He was in many pundits’ team of the season at left-back, and even if Liverpool signed a £50m left-back this summer to provide competition, they would remain backup to the £8m Scot.

 

A Leader Emerges

MANCHESTER, ENGLAND - Tuesday, April 10, 2018: Liverpool's captain James Milner (left) and Andy Robertson (right) celebrates after the 2-1 (5-1 aggregate) victory over Manchester City during the UEFA Champions League Quarter-Final 2nd Leg match between Manchester City FC and Liverpool FC at the City of Manchester Stadium. (Pic by David Rawcliffe/Propaganda)

Along with Virgil van Dijk, Robertson has shored up the left side of Liverpool’s defence both mentally and technically.

He provides a potent attacking threat, too, and was unlucky not to have even more assists to his name come the end of the season.

Importantly, he also has the engine to track back and perform his defensive duties when needed, and has been a difficult obstacle for all types of opposition attacker to overcome.

Robertson has become a member of a back four who are all leaders and strong characters in their own way. Local boy Trent, the determined and confident Dejan Lovren, bona fide captain Van Dijk…and the fearless, flying Scotsman.

He has emerged as one of the side’s biggest characters on and off the pitch, regularly taking part in the club’s community work, and putting himself up for press conferences and interviews.

 

Improvements & Future Role

KIEV, UKRAINE - Saturday, May 26, 2018: Liverpool's Andy Robertson looks dejected after the UEFA Champions League Final match between Real Madrid CF and Liverpool FC at the NSC Olimpiyskiy. Real Madrid won 3-1. (Pic by Peter Powell/Propaganda)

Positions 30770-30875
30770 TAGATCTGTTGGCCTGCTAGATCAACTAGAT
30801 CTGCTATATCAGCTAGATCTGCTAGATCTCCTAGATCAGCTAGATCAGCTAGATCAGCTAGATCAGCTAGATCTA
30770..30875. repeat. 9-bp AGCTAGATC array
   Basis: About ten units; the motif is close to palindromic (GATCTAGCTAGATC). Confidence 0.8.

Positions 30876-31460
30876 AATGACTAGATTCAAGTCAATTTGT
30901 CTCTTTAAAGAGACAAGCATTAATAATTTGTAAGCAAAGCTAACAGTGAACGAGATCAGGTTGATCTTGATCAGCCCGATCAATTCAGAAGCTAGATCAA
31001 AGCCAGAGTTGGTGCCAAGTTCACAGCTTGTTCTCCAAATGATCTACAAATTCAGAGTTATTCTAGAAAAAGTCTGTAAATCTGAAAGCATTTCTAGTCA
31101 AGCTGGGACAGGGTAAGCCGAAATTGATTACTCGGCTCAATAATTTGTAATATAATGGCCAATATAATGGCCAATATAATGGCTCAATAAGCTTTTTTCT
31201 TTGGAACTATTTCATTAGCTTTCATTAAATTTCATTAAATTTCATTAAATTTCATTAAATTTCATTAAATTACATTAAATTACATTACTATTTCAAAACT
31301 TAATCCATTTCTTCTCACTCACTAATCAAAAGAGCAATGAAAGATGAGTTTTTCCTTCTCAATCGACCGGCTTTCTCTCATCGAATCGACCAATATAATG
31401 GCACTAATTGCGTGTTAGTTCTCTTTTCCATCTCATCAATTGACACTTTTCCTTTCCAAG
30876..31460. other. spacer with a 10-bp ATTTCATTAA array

His goal in the final game of the season had been coming, and given the attacking positions he finds himself in down the left it wouldn’t be unreasonable to expect more next season.

Four of his five assists came in the last three months of the season, and had a few more of the chances he created been converted he could have reached double figures.

This is a possibility next season if he’s in the side from day one, and he could be one of the best around once his numbers begin to reflect his general play.


Best Moment: We all thought it was going to be the time he closed down the entire Man City team in one sprint up the field, but then he performed that tackle on Cristiano Ronaldo in the Champions League final.

His goal in the final league game is also worth a shout.

Worst Moment: None on the pitch, but being made to wait to become a regular was frustrating.

Role next season: Starting left-back. Chief assist maker.

 

2017/18 player-by-player reviews

ROME, ITALY - Wednesday, May 2, 2018: Liverpool's players line-up for a team group photograph before the UEFA Champions League Semi-Final 2nd Leg match between AS Roma and Liverpool FC at the Stadio Olimpico. (Pic by David Rawcliffe/Propaganda)

Karius | Lovren | Van Dijk | Matip | Gomez | Alexander-Arnold | Robertson | Henderson | Milner | Oxlade-Chamberlain | Firmino | Salah